Fuel tank for First 42 - SailNet Community

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  #1  
Old 02-12-2008
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Fuel tank for First 42

I have a 1982 First 42 with a fuel tank that has a broken fuel gauge. Does anyone have experience in removing the fuel tank, which is forward of the steering pedestal and behind the aft portion of the cockpit liferaft storage area?

Curt
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Old 02-12-2008
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Suggest you try Beneteau423@yahoogroups.com, a Yahoo group devoted to the 423. It's very active.
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Old 02-15-2008
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Ericsmith3d,
Thanks for the information, unfortunately that website only deals with the 423's, and not the older First series. So, I'm currently working with a couple of other First 42 owners, looking for their experience.

Curt
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Old 03-03-2008
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fuel tank

Quote:
Originally Posted by first42 View Post
I have a 1982 First 42 with a fuel tank that has a broken fuel gauge. Does anyone have experience in removing the fuel tank, which is forward of the steering pedestal and behind the aft portion of the cockpit liferaft storage area?

Curt
ive taken all my fuel lines off of my first.. an replaced the exhaust hoses. my boat has a access hole cut in the starboard lazzarete... if you can get the bolts out you can slide it aft to get access. not sure you can get it all the way out.. could you also include me in the first 42 group.. ive completely rebuilt mine over two years and last october recommisioned it.. i do have some question.. and a lot of answers... thanks.. lance
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Old 07-20-2008
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lfrenchtc - i see you have recently redone a First 42. I am looking to purchase one at a gov auction and would like to see any pics or ideas you have or what you have done to the boat.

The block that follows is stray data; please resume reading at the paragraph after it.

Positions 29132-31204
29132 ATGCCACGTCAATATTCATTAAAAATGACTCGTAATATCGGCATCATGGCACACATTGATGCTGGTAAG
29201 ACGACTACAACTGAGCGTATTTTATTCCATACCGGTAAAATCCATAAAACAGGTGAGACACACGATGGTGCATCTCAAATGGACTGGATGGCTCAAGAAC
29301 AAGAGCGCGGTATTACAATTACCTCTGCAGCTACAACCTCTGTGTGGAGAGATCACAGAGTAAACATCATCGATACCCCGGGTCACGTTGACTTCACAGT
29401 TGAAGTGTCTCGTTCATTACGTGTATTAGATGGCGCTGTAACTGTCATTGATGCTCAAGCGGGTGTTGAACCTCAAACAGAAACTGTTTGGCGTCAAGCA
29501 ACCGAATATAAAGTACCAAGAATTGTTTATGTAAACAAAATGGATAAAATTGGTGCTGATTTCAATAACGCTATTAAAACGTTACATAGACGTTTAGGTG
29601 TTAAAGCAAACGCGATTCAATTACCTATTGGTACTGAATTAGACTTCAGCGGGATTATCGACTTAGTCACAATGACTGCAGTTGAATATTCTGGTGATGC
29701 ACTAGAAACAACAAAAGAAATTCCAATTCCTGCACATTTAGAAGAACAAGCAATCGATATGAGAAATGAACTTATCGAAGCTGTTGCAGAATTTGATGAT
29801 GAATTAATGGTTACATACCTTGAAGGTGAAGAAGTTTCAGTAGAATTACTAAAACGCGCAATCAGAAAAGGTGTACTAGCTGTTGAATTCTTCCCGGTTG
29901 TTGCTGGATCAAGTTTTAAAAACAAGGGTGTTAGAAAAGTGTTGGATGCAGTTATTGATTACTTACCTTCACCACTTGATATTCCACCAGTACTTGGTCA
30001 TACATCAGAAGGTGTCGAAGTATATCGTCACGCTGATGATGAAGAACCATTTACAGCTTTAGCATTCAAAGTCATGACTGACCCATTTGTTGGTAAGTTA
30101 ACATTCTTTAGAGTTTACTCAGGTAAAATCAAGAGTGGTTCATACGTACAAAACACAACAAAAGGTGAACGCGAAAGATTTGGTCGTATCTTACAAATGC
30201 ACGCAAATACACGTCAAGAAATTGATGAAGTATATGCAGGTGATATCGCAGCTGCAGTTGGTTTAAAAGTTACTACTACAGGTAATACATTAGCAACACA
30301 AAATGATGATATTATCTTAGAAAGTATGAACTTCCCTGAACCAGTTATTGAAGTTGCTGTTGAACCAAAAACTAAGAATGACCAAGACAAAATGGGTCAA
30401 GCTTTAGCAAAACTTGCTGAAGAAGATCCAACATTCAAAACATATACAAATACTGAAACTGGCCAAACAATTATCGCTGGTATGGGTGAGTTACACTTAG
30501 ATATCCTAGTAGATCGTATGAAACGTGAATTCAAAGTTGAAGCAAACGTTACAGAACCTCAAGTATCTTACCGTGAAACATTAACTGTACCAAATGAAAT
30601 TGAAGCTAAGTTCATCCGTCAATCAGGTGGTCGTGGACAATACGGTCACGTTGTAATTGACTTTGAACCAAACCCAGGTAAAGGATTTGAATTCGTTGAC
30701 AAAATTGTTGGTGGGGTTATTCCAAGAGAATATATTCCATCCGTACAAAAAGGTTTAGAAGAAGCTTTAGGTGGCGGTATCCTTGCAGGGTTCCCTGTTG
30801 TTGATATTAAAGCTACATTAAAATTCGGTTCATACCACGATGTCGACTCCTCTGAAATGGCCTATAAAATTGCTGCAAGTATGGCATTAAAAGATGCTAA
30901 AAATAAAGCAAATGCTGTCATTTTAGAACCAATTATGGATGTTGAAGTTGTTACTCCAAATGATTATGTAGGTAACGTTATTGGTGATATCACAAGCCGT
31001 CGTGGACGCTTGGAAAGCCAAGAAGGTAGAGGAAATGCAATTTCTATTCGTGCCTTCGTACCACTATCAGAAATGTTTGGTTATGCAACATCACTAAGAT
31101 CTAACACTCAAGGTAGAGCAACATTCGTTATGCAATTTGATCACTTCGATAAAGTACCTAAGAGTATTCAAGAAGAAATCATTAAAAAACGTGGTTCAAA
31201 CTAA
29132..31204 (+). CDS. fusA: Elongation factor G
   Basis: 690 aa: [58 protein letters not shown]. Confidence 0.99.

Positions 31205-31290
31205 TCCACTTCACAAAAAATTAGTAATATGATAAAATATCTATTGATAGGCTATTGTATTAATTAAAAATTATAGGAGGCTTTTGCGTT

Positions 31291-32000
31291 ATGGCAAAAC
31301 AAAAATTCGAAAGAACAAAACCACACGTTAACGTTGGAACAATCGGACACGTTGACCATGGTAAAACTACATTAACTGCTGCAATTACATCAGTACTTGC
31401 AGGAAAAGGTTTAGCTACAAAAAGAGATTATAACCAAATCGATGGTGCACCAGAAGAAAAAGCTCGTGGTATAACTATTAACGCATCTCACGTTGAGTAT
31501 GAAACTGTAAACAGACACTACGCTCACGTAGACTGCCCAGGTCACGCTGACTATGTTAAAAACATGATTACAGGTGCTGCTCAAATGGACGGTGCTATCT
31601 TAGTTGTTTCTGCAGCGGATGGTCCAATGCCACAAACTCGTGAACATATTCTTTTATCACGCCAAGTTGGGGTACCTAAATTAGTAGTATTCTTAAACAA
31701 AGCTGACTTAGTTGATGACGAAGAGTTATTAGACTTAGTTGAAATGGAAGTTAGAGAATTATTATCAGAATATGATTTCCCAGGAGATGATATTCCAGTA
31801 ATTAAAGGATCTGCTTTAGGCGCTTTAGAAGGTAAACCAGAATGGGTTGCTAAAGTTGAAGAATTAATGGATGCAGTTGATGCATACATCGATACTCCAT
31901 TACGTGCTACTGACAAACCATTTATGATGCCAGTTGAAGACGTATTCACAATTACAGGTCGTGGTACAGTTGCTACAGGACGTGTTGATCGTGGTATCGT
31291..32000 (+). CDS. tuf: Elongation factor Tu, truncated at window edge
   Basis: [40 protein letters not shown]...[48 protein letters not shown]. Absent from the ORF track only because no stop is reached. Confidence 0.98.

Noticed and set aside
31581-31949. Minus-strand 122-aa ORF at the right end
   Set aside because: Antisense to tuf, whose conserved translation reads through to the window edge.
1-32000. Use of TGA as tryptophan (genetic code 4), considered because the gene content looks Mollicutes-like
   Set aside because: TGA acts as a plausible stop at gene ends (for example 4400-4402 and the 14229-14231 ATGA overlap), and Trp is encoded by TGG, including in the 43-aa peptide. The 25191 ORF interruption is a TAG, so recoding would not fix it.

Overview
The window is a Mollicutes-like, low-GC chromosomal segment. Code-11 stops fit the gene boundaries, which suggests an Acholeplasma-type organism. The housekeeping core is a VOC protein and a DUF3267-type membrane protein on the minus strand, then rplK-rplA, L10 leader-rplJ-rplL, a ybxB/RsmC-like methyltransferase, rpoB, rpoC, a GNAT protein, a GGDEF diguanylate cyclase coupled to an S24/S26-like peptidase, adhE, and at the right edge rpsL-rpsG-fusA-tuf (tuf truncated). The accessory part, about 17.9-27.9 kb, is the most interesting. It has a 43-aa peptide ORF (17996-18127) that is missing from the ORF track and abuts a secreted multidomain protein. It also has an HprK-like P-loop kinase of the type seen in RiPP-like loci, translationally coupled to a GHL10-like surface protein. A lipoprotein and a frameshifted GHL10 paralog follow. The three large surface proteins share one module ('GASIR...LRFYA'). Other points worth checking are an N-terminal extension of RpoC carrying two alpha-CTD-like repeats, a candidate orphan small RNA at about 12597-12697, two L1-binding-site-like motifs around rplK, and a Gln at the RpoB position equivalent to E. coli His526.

do you have a website or other?

thanks!

lee
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Old 09-25-2008
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FIRST 42 Retro-fits

I've also rebuilt our FIRST 42 from front to back and set it up for cruising.
You can see a photo in my profile.. If you need any info, I'd be glad to help
Randy & Ramona on R3
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Old 12-19-2008
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First 42 Fuel Tankby substaract

I have an 83 first 42 and removed the tank what we repowered.

The tank sits aft of the engine and short of doing major surgery to structural bulkheads can not be removed short of pulling the engine.

THere are flow meters which can be plumbed into the fuel lines that can give you fuel consumption and by subtraction you will know exacly what remains in the tank.

Rick Donn
First 42 Poeske
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Old 03-31-2009
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This message is to RandyonR3 and lfrenchtx, as you both have First 42's would like to ask questions. I do not have enough posts to send you a PM direct. Hope you do. Please contact me for further talks.

Curt
First 42
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Old 04-01-2009